Roblox Leak Reveals 4,000 Developers’ Personal Information

Megalithic game-thing Roblox doesn’t exactly have the best of reputations. Accusations of exploitation of children’s labor are hardly a good look, and this week also saw staff reporting that there has been little effort to address the lack of diversity at the studio. On top of all that, today it’s been revealed that a data leak from the company saw 4,000 developers’ personal, identifiable information go public.

As reported by PC Gamer, the list of names, email addresses, dates of birth, and physical addresses contains information on those who attended the Roblox Developer Conferences between 2017 and 2020. That’s the kind of information you can use to steal an identity. Oh, and it also included their t-shirt sizes.

The leak itself dates back to December 2020, but it remained unnoticed and unreported until this week. Troy Hunt, the creator of the Have I Been Pwned website that allows people to search to see if their details have been part of a leak, tweeted asking if anyone else had seen people discussing the situation, bringing it to wider attention.

According to Have I Been Pwned, the leak was posted in “niche communities” in 2021, but despite this, Roblox did not let anyone know it had happened, least of all those affected. It then went far more public this week.

In a statement given to PC Gamer, a Roblox representative acknowledged the “third-party security issue,” describing the leak as “unauthorized access to limited personal information of a subset of our creator community.” These are astoundingly diminishing terms for what is clearly incredibly detailed information about 3,943 individuals. But it’s fine because the company “engaged independent experts to support the investigation led by our information security team,” and add it will “continue to be vigilant in monitoring and vetting the cyber security posture of Roblox and our third-party vendors.” The company also said it contacted those affected to “communicate the next steps we are taking to support them.”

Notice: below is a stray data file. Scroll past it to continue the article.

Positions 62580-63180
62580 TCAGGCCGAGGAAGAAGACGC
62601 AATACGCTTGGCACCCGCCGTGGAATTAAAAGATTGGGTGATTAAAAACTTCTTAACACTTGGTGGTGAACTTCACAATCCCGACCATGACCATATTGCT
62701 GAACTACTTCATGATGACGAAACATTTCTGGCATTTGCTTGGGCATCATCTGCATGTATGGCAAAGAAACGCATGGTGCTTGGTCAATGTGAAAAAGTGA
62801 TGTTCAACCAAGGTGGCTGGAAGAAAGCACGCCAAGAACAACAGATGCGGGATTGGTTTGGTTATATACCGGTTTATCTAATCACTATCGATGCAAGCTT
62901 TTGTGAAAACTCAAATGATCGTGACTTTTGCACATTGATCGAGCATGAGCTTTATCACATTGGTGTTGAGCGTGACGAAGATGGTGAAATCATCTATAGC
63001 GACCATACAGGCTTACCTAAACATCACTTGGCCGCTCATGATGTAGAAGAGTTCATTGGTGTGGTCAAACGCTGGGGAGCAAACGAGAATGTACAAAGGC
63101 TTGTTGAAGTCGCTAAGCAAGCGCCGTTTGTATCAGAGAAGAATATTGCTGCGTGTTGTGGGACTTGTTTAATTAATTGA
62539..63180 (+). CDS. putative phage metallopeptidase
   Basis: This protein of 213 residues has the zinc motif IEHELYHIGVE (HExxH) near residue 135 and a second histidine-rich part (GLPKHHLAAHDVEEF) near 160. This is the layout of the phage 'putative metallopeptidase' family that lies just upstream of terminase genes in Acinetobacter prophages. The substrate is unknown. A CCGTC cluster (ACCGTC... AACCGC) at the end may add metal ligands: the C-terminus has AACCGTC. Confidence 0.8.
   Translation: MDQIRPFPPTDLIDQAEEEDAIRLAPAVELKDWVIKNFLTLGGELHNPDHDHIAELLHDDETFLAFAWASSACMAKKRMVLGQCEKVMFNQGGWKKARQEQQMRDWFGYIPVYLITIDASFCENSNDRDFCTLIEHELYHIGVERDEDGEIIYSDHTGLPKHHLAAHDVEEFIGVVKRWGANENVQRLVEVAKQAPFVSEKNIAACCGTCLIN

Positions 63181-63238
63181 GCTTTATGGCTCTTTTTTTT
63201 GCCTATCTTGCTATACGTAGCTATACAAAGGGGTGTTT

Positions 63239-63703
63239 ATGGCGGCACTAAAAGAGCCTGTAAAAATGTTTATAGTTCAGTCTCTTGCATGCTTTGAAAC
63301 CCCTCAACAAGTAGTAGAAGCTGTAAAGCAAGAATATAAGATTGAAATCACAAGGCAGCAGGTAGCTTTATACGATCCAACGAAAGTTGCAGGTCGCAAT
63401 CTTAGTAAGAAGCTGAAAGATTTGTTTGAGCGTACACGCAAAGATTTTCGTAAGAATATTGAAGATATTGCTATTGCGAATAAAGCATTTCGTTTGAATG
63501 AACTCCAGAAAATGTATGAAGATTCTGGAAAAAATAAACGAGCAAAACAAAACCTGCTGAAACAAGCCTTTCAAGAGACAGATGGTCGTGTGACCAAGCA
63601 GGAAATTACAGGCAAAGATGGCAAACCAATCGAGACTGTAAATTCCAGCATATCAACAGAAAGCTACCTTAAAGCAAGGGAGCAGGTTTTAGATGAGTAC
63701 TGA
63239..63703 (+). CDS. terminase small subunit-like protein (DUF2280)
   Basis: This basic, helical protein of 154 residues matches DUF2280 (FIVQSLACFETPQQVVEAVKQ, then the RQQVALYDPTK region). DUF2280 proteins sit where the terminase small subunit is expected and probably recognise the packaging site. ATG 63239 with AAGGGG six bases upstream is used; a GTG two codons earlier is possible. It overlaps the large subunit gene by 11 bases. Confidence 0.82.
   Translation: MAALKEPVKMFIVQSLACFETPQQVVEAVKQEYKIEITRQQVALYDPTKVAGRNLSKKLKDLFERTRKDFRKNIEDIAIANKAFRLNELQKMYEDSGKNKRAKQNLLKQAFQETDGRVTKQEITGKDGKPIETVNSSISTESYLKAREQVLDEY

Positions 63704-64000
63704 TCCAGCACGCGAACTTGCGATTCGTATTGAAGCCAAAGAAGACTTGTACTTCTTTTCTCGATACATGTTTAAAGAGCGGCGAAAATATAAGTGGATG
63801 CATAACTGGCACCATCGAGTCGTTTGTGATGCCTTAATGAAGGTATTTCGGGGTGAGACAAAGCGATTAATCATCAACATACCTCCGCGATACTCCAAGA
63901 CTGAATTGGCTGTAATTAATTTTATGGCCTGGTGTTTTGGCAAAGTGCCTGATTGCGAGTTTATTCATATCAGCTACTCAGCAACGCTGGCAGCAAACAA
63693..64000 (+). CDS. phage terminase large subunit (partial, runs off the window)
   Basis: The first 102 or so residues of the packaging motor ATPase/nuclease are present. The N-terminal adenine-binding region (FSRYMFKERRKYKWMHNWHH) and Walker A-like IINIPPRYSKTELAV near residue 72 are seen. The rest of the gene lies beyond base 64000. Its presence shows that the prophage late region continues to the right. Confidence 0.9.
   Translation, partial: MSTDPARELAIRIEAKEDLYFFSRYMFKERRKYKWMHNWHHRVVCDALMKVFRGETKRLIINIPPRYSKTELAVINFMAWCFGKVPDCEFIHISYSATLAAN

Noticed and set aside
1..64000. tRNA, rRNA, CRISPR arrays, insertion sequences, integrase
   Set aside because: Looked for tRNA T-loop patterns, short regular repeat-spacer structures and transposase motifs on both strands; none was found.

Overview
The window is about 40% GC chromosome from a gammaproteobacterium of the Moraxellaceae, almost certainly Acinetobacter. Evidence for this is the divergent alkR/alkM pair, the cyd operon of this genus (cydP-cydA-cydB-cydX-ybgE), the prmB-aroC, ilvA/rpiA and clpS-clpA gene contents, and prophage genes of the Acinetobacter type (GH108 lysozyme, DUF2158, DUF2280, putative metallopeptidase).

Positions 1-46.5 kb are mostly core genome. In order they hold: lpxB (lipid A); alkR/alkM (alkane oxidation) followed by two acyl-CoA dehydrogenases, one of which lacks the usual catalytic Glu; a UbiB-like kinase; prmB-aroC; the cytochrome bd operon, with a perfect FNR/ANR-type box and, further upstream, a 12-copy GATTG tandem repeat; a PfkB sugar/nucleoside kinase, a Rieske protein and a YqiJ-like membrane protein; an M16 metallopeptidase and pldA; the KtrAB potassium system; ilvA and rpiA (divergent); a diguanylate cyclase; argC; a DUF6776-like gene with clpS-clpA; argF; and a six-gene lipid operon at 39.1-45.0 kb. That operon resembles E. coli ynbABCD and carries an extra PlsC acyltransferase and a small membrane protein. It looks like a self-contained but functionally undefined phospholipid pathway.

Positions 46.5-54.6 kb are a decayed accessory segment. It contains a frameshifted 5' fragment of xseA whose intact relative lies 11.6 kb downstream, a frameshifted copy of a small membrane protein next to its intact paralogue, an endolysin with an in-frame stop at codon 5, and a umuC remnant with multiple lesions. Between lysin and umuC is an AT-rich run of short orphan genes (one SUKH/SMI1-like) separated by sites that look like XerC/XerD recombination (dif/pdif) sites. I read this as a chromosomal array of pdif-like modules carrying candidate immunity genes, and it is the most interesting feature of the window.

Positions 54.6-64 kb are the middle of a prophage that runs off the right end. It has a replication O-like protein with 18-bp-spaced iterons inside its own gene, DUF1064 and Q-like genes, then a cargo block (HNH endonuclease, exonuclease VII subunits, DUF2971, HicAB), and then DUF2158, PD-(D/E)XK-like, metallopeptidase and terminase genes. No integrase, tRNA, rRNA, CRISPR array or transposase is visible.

Given the lack of information on the investigation, its pledge to “continue to be vigilant” doesn’t currently hold an enormous amount of promise. We’ve contacted Roblox to ask why such data was being stored in this way and for more details on how it intends to support those affected. According to PCG and Troy Hunt, many received “a sorry email,” while others were offered “a year of identity protection.” Which, you know, doesn’t seem quite enough.

This all happens in the same week that Bloomberg reports staff are increasingly frustrated at Roblox’s failure to address woeful diversity within the company, with incredibly few women in senior positions. The company also told Bloomberg it has “no targets around hiring or promoting diverse employees.”

Plus, it’s important to never forget that the wider Roblox environment is deeply troubling for parents of the young children to whom the software is pitched, as exquisitely chronicled by People Make Games. Seriously, don’t let your kids near it if you haven’t watched this, or its follow-up:

People Make Games

Just Cause’s Developers Are Unionizing

Rico Rodríguez is shown riding a motorcycle away from a jet and an explosion.

Image: Avalanche Studios Group

Around 100 employees at Just Cause developer Avalanche Studios Group are unionizing. This means around a fifth of the 500-person Swedish team is now bargaining with the company’s management for a fair contract.

IGN confirmed with a union representative that more than 100 workers have joined Unionen, a Swedish trade union. According to their statement, Avalanche Studios Group workers have been working toward joining a union since earlier this year, when members formed a local union board to bargain with the studio’s management over specific benefits, but the rep didn’t share specific issues. According to IGN’s sources, moving to a four-day work week is at least one issue the team has raised in its negotiations.

While one in five workers joining the union might seem small, Swedish union membership is different than what we typically know of unions in the USA, as workers can join a trade union without a union election. This means that around “70 percent of the country” is part of a union, according to data shared with IGN by Unionen.